Have these posters come to your suburban neighborhood yet? The mayor and his advisor, Dr. Rivlin, have decided to bolster the flagging tax base in DC by encouraging 100,000 new residents to move in by 2015. A new Brookings report has just come out trying to demonstrate that 50,000 new housing units can be made available for middle income residents. NARPAC thinks the real problem is whether they will improve the tax base or simply require more services. The attached poster, hopefully an obvious spoof, provides a few suggestions for what might attract the newcomers.

What's missing in this picture? This recently updated shopping court is located in upper Northwest on Wisconsin Ave right across from the Friendship Heights metro station. It is anchored by the upscale Nieman Marcus of Dallas and, along with Lord&Taylor just down Western Avenue, generates significant revenues for DC from the upper-income residents in the vicinity. Although it is not a particularly good example of "transit-oriented development", it is surely better than planning to put the St. Coletta School for Special Ed Kids right at the entrance of the Stadium/Armory metro station in Northeast. Neither of these developments does as much as it could for the city's tax base. But the real issue is the best way to improve's DC's tax base. The Rivlin solution brings in families with 25,000 new kids in part so that their parents can help fix the DC public school system (oh, sure!)

Here's what's missing from the prior picture:
fifteen stories of lucrative condos or office space above the stores and within walking distance of the same metro station. This is a small part of the extensive transit-oriented development already in place on the Maryland side of Western Ave. Substantially greater high-density development along Western Avenue and Wisconsin Ave is already scheduled within the next five years. The NARPAC Commentary on the new Rivlin report asserts that DC's tax base would benefit a great deal more from 40-odd concentrated acres of very high-density mixed development along Wisconsin Ave between Tenley Circle and Friendship Heights. All it would take is to relax building height limitations in the vicinity of these two stations along a corridor already zoned for moderate commercial and residential densities. Why risk a partial solution with 100,000 residents, including 25,000 more kids, when you can accomplish a sure thing with a few thousand empty nesters and more thousands of office workers, who need not even live in the city, or go downtown?


The Barns at St. Elizabeth's make a distinctive, if bucolic, addition to the endless list of DC's historic structures. To NARPAC, they symbolize one basic dilemma of our capital city: How does DC go about increasing its revenue-producing properties to pay for its exceptionally high municipal services expenditures while immortalizing every detail of its past? NARPAC's extensive commentary on redeveloping St. E's has come up with a couple of far-out ideas: make the long-neglected "dry barn" (upper picture) into a Smithsonian Museum of farm implements; and make the "horse barn" (lower picture) into the entrance to a much needed Metro Green Line "infill" station serving the whole St. E's campus.

Downtown DC's posh new Summit Grand Parc on McPherson Square is the latest reincarnation of what started out as Washington's University Club and later became the headquarters for John L. Lewis and his United Mine Workers of America. Its renovation into luxury apartments ("Timeless Elegance, Tasteful Living") was only made possible by a unique solution (in the US) to providing parking spaces for 74 cars in a sub-basement only 60 feet wide, and 106 feet long. The solution: a widely used European design for a "robotic vault parking system". NARPAC, oblivious to the European design, had recently proposed its own notional construct for an automated, high-density urban parking system, and now compares the two approaches to reducing urban congestion.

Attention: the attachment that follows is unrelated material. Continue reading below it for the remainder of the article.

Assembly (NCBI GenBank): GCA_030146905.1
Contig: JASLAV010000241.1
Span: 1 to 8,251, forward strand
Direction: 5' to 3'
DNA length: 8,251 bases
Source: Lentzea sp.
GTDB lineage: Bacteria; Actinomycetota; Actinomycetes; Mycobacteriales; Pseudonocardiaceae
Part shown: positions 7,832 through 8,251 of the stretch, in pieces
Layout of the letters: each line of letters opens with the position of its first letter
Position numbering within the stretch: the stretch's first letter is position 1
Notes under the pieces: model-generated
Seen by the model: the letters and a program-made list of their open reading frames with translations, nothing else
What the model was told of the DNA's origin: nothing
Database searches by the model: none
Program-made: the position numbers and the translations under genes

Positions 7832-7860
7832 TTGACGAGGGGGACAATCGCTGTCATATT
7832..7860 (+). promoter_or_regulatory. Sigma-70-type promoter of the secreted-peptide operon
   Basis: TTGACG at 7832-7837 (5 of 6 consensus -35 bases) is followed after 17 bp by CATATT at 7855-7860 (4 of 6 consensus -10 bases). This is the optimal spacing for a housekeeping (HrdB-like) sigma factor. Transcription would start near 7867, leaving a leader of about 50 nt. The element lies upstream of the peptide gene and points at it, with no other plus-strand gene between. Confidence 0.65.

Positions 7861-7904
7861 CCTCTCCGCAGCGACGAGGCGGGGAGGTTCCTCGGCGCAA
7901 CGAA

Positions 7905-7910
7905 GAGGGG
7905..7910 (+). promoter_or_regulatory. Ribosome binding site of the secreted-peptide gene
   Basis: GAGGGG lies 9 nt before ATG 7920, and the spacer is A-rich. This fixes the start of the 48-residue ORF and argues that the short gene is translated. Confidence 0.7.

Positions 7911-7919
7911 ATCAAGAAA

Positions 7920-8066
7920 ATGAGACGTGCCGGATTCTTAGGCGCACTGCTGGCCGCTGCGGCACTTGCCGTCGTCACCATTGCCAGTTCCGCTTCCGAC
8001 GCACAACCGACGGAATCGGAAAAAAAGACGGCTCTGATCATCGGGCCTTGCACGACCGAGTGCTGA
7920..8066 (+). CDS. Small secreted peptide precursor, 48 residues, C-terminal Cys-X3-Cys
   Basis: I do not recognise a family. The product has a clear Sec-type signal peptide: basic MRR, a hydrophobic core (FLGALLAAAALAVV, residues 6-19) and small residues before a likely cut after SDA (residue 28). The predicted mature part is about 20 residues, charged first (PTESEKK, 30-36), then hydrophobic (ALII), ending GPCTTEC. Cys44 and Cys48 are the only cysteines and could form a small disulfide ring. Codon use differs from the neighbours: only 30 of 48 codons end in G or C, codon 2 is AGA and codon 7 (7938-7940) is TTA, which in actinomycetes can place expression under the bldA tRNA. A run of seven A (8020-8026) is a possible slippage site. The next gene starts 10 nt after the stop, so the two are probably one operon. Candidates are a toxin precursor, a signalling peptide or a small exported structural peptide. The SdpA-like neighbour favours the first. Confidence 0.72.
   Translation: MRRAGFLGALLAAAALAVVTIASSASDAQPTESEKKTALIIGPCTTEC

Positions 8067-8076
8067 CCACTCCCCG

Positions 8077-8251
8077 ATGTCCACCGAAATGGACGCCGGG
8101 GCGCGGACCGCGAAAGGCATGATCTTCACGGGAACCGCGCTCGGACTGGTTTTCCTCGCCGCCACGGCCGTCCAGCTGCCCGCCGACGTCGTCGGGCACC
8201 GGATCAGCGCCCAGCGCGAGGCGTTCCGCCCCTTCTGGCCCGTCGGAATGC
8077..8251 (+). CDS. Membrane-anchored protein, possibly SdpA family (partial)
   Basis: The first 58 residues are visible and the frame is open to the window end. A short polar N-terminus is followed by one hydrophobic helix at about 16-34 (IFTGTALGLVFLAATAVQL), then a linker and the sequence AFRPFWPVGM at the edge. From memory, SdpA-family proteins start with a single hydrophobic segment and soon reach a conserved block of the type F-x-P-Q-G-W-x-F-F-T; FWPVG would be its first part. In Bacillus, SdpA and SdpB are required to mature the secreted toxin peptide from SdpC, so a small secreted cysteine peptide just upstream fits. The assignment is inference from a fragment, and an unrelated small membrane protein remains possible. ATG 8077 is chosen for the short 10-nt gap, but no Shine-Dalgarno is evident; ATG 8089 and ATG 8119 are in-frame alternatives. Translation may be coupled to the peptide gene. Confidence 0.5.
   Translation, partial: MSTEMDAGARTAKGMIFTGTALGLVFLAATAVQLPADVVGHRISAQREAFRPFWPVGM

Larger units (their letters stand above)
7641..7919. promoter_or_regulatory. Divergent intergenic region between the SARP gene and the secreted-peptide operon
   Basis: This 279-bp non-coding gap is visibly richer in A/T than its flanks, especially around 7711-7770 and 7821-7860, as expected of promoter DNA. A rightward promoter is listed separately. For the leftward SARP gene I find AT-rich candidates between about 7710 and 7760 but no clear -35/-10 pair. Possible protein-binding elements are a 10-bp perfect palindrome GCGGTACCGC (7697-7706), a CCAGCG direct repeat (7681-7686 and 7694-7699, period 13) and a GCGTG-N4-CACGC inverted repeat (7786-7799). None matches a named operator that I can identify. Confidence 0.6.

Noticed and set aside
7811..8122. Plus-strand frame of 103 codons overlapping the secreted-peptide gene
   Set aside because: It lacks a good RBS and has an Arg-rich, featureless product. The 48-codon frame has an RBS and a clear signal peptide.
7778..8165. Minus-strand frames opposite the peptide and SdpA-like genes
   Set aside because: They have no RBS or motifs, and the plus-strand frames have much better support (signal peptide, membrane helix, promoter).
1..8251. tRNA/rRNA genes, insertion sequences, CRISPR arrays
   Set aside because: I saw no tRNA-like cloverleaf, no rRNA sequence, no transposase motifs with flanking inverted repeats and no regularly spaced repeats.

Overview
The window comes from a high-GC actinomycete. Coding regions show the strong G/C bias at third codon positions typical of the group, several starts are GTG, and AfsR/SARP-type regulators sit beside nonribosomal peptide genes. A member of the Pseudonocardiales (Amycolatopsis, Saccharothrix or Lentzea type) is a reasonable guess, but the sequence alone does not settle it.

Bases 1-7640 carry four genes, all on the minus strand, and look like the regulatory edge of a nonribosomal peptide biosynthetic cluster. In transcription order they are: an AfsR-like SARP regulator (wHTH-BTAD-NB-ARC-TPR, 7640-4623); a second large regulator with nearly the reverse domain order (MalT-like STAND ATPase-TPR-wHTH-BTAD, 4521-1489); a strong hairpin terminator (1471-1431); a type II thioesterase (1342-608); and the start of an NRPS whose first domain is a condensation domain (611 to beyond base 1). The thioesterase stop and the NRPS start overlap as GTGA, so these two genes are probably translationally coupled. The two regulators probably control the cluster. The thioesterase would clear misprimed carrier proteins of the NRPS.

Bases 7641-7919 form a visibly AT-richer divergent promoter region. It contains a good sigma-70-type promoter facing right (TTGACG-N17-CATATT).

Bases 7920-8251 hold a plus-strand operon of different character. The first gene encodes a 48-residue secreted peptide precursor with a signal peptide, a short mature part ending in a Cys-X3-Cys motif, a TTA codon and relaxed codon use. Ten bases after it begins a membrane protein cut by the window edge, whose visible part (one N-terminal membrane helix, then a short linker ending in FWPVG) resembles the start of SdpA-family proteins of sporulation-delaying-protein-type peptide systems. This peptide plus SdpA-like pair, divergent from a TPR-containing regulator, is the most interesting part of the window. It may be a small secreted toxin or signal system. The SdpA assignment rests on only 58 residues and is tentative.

During an unusually heavy February snowfall, DC got an opportunity to test-ride a new European design for a "CIVIS" Bus Rapid Transit System. Though NARPAC is not enamored of the French exterior design, it does provide one more available alternative to re-installing light rail transit systems in DC. NARPAC finds such fixed-track, street-sharing 'trolleys' even less attractive in the already traffic grid-locked and nowadays at-risk national capital inner city.

This dreary view of Washington's Rte 495 Beltway at rush hour indicates the growing problem of dealing with the 3,100,000 million cars now owned by the region's 2,500,000 commuters (according to Census 2000 data). One quarter of these workers cross state lines daily to get to their jobs (including DC residents), and with the exception of the inner city, other regional households now own an average of more than 2 cars. Why ever would DC transportation planners expect no more than "current traffic levels" 25 years hence, particularly if they hope to attract 100,000 new residents?

The long-empty and unused Congress Heights Public School epitomizes the deep-seated problems of poverty and decline in DC's Ward 8, East of the Anacostia. It sits at the major confluence of Martin Luther King, Malcolm X, and Alabama Avenues. This photo was used previously by NARPAC to illustrate the cost-consuming issue of abandoned DCPS school properties, but it also symbolizes Ward 8's negative "net productivity". This ward uses $485M more each year in DC public services than it contributes in tax revenues. Major DC planning efforts are beginning to address this key issue.